Just a couple of months ago I posted regarding a federal case on a search warrant for a drug dealer's home. That was a nice opinion. Today, the Oregon COA issued an equally great opinion, State v. Webber. Worth reading in full, but here's a worthwhile paragraph:
- Ritter’s affidavit described the objective facts regarding defendant’s involvement in drug activity; separately, it described Ritter’s training and experience regarding drug traffickers in general. Ritter did not purport to rely on his training and experience to explain the significance of his objective observations. In fact, Ritter’s affidavit did not meaningfully tie his expertise to the objective facts in any way. As a result, that training and experience failed to establish the required nexus between defendant’s drug activity and his residence and, therefore, could not support a nonspeculative inference that evidence of that activity would be found in defendant’s home.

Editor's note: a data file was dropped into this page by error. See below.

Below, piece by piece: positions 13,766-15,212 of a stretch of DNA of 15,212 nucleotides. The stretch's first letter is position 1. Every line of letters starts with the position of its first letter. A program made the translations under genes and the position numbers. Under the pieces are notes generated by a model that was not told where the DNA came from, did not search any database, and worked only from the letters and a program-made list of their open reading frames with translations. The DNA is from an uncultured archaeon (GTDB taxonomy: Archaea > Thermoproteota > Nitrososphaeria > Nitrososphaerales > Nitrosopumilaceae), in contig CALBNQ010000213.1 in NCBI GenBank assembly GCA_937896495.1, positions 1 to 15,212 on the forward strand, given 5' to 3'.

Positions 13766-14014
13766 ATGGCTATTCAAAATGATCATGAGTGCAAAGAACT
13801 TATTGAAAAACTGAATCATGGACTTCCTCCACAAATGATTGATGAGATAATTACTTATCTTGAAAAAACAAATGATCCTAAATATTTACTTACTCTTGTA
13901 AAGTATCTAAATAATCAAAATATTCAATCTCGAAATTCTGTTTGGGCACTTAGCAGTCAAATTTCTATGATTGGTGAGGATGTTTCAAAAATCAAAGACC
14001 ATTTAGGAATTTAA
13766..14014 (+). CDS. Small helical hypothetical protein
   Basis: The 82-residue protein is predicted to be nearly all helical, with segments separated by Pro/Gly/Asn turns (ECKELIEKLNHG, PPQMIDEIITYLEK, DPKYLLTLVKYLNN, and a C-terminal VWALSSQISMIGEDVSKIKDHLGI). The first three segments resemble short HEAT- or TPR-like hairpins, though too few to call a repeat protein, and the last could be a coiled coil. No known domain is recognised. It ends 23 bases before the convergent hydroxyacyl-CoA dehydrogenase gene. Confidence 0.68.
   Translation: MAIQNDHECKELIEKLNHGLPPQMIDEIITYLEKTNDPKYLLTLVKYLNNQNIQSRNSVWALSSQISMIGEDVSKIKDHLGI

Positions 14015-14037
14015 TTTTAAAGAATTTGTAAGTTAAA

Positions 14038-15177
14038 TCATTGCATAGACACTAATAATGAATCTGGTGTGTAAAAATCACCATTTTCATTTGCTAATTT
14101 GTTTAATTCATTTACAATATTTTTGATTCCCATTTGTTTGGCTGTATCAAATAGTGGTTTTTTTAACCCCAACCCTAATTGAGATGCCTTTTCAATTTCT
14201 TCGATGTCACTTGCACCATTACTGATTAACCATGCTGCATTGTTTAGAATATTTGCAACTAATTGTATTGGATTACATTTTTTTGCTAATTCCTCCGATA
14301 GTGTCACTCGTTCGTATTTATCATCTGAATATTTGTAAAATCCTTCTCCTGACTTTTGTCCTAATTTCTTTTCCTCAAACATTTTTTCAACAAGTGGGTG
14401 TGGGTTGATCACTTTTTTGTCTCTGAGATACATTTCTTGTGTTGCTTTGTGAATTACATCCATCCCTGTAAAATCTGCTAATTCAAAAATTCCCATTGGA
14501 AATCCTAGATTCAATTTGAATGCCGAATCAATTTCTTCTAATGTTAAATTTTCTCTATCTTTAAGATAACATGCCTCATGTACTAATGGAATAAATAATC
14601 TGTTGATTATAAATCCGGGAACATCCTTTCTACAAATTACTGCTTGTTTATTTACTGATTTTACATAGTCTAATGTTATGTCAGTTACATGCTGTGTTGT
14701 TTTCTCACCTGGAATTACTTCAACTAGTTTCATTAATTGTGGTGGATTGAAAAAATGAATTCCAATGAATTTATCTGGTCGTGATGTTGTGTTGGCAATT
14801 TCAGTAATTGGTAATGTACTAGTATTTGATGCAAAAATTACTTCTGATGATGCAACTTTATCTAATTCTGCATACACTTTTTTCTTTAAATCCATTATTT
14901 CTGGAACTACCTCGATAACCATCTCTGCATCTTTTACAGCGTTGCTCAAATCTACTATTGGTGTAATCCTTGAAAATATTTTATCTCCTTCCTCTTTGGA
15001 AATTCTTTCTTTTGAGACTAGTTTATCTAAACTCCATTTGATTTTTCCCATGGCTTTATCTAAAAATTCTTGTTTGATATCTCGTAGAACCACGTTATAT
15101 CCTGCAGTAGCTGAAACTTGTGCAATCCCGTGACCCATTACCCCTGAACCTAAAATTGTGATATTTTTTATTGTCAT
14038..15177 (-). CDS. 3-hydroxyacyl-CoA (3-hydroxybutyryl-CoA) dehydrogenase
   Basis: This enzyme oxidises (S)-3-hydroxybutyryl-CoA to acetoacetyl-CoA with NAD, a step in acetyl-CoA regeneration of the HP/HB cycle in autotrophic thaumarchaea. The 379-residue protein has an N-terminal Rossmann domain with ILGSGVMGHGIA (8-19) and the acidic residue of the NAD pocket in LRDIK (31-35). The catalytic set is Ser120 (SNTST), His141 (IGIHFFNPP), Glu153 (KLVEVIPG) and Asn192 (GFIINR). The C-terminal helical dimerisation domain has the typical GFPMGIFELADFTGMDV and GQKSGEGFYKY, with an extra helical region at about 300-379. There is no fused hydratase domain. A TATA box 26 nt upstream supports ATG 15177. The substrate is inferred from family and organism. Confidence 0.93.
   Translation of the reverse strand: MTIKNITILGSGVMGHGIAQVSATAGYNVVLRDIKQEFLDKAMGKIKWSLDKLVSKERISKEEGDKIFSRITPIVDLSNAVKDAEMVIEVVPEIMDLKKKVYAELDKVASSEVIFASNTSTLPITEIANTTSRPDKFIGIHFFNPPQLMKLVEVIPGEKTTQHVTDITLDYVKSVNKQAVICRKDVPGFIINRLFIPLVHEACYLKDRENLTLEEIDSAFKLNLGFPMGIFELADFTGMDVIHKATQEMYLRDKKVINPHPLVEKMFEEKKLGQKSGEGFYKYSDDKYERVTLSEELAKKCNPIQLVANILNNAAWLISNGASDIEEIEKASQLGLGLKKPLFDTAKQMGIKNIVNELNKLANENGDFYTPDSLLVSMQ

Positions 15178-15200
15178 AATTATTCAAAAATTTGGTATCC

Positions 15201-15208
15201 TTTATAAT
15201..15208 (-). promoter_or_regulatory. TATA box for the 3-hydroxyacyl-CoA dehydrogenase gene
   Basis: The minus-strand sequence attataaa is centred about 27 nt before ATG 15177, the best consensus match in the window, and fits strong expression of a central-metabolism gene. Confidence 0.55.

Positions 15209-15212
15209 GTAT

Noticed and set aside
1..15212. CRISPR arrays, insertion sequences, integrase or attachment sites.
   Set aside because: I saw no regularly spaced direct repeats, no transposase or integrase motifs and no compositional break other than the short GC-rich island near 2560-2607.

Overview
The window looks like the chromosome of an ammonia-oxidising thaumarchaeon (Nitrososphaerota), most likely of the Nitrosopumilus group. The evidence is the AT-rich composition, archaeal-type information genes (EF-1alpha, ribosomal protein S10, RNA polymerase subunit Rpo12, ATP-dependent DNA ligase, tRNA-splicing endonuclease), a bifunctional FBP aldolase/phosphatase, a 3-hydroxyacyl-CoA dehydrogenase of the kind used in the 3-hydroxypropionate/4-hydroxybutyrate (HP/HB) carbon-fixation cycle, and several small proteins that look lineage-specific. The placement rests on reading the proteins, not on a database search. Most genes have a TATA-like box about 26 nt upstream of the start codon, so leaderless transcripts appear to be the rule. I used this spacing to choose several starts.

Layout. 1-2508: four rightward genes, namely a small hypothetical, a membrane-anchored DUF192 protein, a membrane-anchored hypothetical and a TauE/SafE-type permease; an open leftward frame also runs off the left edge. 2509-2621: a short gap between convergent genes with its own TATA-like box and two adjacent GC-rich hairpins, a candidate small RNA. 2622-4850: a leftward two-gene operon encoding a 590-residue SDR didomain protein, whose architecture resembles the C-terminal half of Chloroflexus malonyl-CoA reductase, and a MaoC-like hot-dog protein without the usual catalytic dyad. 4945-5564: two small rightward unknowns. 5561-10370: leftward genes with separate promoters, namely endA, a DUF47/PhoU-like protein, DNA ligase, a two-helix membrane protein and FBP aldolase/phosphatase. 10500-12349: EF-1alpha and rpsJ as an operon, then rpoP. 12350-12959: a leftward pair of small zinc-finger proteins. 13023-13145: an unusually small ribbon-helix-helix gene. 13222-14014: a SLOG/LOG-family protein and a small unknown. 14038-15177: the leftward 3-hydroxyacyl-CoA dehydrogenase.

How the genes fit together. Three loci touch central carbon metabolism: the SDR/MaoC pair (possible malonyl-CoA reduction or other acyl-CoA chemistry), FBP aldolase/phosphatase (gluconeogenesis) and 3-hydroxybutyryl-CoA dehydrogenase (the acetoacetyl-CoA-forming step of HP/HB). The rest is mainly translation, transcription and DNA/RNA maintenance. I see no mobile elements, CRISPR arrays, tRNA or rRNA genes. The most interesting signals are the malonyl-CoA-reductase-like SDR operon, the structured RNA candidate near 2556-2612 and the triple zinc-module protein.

While this case has nothing to do with cell phones, it will be useful if you've got a good cell phone opinion. After St v Mansor, a prosecutor had said to me that any cell phone search warrant that might normally fail under Mansor can be easily fixed with additional language about "training and experience." I was skeptical then, although naturally it depends on the actual facts in the search warrant. I'm certainly no less skeptical after today's opinion.